(Benji) #11

No it’s not.


(ActionTiles.com co-founder Terry @ActionTiles; GitHub: @cosmicpuppy) #12

What do you mean Samsung doesn’t have money invested?

They are spending, I believe I can reasonably presume, … $ billions on the SmartThings division.

Samsung isn’t “worried” about this, because they are already well underway developing the technology.

Bixby isn’t a project in someone’s garage in Seoul. It is a part of Samsung’s AI R&D.

Just because Amazon, Google, and Apple are delivering something sooner than Samsung, doesn’t mean that Samsung won’t deliver, and possibly better and more successful.

Take note at who is the leader in the smartphone market.


(Dan P Parker) #13

^ This. I think Amazon’s new lineup supports what I said back when they released the Echo Plus with built-in Zigbee. They’re not trying to compete with Smarthings, HomeKit, et al…but rather they’re targeting a different market. Namely, people who aren’t tech-savvy and can’t/don’t want to deal with what’s involved in making the aforementioned ecosystems work, but still want to avail themselves of some smarthome technology. What Amazon is offering is stuff that is not nearly as flexible, powerful or customizable as ST, but is far more non-techie-friendly in terms of both setup and use.


(ActionTiles.com co-founder Terry @ActionTiles; GitHub: @cosmicpuppy) #14

So …

SmartThings has always “intended” to be both easy to use a powerful.

  • Isn’t such a combination possible?
  • For example, isn’t it feasible for Samsung to have an “easy mode” in the App (or even a separate App!), and a “pro mode”?

This isn’t uncommon in the App industry. Why can’t Samsung take this approach.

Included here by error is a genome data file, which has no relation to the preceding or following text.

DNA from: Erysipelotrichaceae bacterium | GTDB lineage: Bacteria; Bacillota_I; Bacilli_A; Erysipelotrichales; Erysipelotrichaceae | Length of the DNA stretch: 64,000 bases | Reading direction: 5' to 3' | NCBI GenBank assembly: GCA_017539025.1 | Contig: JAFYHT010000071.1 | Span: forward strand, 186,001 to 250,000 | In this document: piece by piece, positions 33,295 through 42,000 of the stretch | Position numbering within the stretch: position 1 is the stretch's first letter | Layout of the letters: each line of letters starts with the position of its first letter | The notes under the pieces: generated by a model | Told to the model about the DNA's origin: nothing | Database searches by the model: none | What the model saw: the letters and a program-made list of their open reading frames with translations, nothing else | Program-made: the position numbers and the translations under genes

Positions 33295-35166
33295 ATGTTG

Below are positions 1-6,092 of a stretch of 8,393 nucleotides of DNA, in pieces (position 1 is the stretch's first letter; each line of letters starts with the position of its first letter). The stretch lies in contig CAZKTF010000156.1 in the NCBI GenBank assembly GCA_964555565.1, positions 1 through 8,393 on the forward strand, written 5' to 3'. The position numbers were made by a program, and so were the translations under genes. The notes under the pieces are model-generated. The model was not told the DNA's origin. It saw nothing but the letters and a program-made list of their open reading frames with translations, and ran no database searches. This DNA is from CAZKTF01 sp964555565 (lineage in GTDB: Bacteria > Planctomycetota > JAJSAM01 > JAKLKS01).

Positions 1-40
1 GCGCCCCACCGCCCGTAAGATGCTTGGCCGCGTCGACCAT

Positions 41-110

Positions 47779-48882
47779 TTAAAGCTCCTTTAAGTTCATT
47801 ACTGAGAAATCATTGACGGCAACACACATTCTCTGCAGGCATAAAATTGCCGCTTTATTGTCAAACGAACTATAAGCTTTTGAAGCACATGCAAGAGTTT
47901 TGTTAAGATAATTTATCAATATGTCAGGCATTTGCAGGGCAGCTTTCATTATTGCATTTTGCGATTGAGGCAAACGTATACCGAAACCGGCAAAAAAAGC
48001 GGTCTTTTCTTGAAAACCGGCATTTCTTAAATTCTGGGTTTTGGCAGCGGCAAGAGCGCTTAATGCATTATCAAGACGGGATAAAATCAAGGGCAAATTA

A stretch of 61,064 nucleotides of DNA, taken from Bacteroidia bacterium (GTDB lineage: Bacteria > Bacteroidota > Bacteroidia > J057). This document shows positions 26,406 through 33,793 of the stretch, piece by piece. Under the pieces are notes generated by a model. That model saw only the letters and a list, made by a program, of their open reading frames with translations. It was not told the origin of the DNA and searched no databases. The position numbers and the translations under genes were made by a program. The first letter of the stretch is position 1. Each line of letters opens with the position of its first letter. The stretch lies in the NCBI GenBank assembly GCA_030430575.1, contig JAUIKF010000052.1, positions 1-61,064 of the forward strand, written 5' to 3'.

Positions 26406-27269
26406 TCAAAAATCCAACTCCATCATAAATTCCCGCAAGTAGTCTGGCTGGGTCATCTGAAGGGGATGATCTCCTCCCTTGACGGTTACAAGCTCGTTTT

Or do you think SmartThings actually thinks that the App / Product / Platform is sufficiently easy as it is?


(Bob Kerr) #15

Because the built in features are not nearly as powerful (yet) as built in SmartThings features. People will get frustrated fast with lights turning on in the middle of the night if motion is active when using either Alexa routines or Homekit automations. Until Amazon, Homekit and Nest come up with “If This Then That but Not If”, they will just send customers to SmartThings.


#16

I gave up trying to figure out what Samsung’s plans for the SmartThings platform were about three years ago. :wink:

Apple has historically been driven obsessively from the top to create a coherent, consistent platform, and has largely succeeded.

Samsung has historically allowed many different divisions to develop many different versions of similar products, most of which were not interoperable, and some of which had the same name. :scream:

For at least 3 years They’ve had Bluetooth locks in one division, a zwave based security system in another division, And of course smartthings in yet another division, and none of them interact.

Nor do any of the three interact with their own smartwatch. :face_with_raised_eyebrow:

In contrast, Apple provides an integrated experience, because that’s what their target market expects from them.

https://developer.apple.com/design/human-interface-guidelines/homekit/overview/introduction/

Could Samsung do it differently? Sure. But it’s not the way they typically approach things. Historically they have been a have a heavily siloed company.


#17

I use a lot of HomeKit automations and don’t have any trouble restricting when they run.

We have one automation that turns the overhead light on that runs from 6 PM until 11 PM. And a second automation that turns the plug-in nightlight on that runs from 11 PM until 7 AM. I think most people can figure that out.

We also just use Hue motion sensors with hue lights and that has additional restriction options. We also like the Hue formulas a lot, and use quite a few of them.

It’s certainly not as powerful or as fancy as using smartthings, but it’s simple and reliable and works fine.


#18

I would even take this a step further and say that with the new app and not knowing the future of the IDE and device handlers Samsung might be alienating the very audience that has Stained it and work it in the platform


#19

You basically just described how Tasker is set up


(Bob Kerr) #20

Yeah, Hue Labs motion recipes are actually more powerful than Smart Lighting.